Here is my reply to "When to use Floats" (above) - long, the first place to look for a dive instructor

[ Follow Ups ] [ Post Followup ] [ California Scuba Diving BBS ] [ FAQ ]

Posted by Bill Johnson on July 17, 2001 at 18:20:46:

In Reply to: please see my "when to use floats / descent lines" supra posted by CalAbDiver on July 17, 2001 at 16:49:46:

I liked your post "when to use floats / descent lines" supra" above enough to let it stand alone. It seems to focus more on safety suggestions for the certified diver though, many of which will not be implamented. Since the focus of my original post was to promote buoyancy control and denounce the practice dragging unprepared students down a float line, I have posted my reply here.

First, let me add to the way my position is being perceived. While I never take a float and anchor with me, I try to prepare each student for ascents / descents. If there is a questionable student that I brought anyway (rare), I will use the anchor line (or an existing permanent buoy) for their first dive, but I try very hard to prepare the student for buoyancy control before I take him to open water. If there is no such line available (in the case of a questionable student), I will personally escort them to the bottom. I use the anchor line when it makes sense, but not as a crutch for a students lack of buoyancy control.

I have added my comments to your numbered points:

"1. definitely when abalone freediving",


"2. whenever there will be a significant surface swim from a beach entry, ..."

This would be nice, but I do not see this being done on the west coast. It is not real, and therefore should not be an essential part of training. I don't take my student where there is boat traffic.

"3. whenever there is a significantly deep descent, like over 35 fsw."

Again this is not real. Divers are not carrying, in addition to all their other gear, a descent line for a 40' descent. If it makes sense to use the anchor line, of course I use it. I just don't use it as a crutch for not teaching buoyancy control though. For dives deeper than OW1 (60'), the anchor line comes in handy, but then we are not talking about those kinds of dives, are we.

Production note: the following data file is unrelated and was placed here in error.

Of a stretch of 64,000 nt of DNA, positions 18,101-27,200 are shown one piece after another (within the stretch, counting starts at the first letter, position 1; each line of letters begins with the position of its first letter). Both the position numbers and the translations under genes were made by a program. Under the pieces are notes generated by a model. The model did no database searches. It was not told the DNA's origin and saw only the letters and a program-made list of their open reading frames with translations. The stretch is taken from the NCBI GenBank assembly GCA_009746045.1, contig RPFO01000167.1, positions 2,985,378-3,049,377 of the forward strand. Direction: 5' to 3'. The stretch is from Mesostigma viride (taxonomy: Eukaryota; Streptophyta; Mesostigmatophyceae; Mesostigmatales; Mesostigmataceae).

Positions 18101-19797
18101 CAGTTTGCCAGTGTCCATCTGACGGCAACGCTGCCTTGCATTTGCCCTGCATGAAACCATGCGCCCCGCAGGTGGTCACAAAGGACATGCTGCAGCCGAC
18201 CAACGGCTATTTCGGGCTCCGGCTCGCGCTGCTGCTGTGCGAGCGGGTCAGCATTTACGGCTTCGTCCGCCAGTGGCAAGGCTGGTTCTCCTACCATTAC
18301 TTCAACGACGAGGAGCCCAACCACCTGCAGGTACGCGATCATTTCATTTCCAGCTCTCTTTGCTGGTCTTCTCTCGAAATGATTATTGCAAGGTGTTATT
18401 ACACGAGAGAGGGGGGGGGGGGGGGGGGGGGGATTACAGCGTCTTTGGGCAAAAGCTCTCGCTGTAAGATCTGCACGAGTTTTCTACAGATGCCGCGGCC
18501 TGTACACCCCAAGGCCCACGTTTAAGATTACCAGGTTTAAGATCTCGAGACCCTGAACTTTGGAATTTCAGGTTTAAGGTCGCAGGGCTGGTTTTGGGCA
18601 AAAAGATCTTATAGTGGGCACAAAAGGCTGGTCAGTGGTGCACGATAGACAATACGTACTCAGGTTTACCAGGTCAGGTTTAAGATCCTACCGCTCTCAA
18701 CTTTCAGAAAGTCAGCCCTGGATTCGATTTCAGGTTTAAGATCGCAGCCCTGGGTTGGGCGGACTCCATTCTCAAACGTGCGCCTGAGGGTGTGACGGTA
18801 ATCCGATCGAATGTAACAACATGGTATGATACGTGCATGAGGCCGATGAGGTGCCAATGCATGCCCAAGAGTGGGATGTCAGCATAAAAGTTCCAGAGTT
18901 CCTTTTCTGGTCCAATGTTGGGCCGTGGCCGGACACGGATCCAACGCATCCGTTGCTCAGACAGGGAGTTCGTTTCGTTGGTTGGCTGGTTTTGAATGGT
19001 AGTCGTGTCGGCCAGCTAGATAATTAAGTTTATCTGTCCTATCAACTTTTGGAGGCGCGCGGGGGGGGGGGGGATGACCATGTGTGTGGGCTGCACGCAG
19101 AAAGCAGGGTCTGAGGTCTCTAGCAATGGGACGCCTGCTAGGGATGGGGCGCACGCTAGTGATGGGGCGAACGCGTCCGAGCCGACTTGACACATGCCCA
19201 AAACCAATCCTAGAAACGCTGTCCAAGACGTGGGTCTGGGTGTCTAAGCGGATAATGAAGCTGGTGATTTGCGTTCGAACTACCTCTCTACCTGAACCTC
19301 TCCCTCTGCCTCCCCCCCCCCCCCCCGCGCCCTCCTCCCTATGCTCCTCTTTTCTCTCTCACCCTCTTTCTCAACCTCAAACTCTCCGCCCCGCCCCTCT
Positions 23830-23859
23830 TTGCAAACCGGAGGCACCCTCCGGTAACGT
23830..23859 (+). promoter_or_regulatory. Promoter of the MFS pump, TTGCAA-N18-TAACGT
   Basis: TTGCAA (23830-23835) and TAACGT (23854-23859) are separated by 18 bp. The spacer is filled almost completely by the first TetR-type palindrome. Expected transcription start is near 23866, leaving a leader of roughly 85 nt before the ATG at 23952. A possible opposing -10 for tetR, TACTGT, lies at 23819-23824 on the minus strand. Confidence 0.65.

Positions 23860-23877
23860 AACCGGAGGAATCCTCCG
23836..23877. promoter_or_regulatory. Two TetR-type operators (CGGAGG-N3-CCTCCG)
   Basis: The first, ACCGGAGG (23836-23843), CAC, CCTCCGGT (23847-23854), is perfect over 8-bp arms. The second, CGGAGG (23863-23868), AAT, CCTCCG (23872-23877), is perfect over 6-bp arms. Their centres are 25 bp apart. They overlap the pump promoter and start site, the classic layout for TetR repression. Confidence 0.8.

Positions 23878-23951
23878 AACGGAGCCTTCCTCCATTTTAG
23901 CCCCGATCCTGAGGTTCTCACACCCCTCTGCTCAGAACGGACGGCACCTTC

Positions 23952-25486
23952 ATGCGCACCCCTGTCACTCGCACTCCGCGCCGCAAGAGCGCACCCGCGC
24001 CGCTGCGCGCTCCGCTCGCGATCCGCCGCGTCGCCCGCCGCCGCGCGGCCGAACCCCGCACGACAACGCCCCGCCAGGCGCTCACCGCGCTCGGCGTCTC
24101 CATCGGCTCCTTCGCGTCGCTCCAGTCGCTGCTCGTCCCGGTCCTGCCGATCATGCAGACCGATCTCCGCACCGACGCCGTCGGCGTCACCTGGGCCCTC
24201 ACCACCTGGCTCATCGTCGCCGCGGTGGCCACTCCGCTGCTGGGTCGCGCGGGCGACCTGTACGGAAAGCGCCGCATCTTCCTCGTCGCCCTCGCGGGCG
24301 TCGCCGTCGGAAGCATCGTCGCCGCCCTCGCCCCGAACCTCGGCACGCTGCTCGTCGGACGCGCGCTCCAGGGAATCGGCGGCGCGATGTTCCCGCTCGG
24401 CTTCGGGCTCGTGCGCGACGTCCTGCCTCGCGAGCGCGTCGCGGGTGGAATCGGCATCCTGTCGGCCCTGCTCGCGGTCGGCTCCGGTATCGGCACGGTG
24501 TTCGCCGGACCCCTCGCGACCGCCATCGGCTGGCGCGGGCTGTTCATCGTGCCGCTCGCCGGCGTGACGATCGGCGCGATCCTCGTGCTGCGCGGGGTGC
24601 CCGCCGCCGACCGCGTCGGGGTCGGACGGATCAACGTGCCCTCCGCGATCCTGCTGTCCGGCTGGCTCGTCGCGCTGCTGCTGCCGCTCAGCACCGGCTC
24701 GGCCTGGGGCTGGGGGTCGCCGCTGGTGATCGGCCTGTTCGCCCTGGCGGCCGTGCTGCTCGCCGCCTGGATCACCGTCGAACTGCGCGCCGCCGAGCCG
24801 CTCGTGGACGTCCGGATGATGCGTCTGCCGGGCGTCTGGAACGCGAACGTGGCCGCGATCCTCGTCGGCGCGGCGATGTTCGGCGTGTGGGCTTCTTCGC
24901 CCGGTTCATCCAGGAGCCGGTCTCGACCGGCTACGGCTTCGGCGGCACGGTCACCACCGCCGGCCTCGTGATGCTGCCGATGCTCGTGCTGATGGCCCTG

"4. whenever a safety stop is highly appropriate,"

A safety stop is always appropriate. However, if one is doing these kinds of dives where the chances of DCS are greatly increased by not doing an almost required safety stop, the diver should have enough training / experience to make it back to the anchor line with 100% accuracy or have a lift bag to shoot. Again, we are not talking about OW1.

"5. in some states, it is the law."

This is a California forum, so lets talk California, not other states. A diver can always add a float to make things easier or conform with the law. However, it is the instructor's job to prepare the student for a broader spectrum of OW situations, not just float situations.

"it has nothing to do with whether you learned to dive with YMCA, NAUI, PADI, SSI, TDI, IANTD, etc. it has nothing to do with how long your OW1 class lasted. it has little or nothing to do with how much you have learned or how good you are."

Buoyancy control is learned through experience. Therefore, there is a DIRECT relationship between how long your class is and how much buoyancy control you develop in class. If you take a poll of most instructors, most all will first judge how good you are based on buoyancy control. Buoyancy control is paramount to safety. It has everything to do with how long your class was and how good you are.

Your list is a good list of suggested safety practices. I just don't see divers running out to buy floats now though.


Follow Ups:

Post a Followup




[ Follow Ups ] [ Post Followup ] [ California Scuba Diving BBS ] [ FAQ ]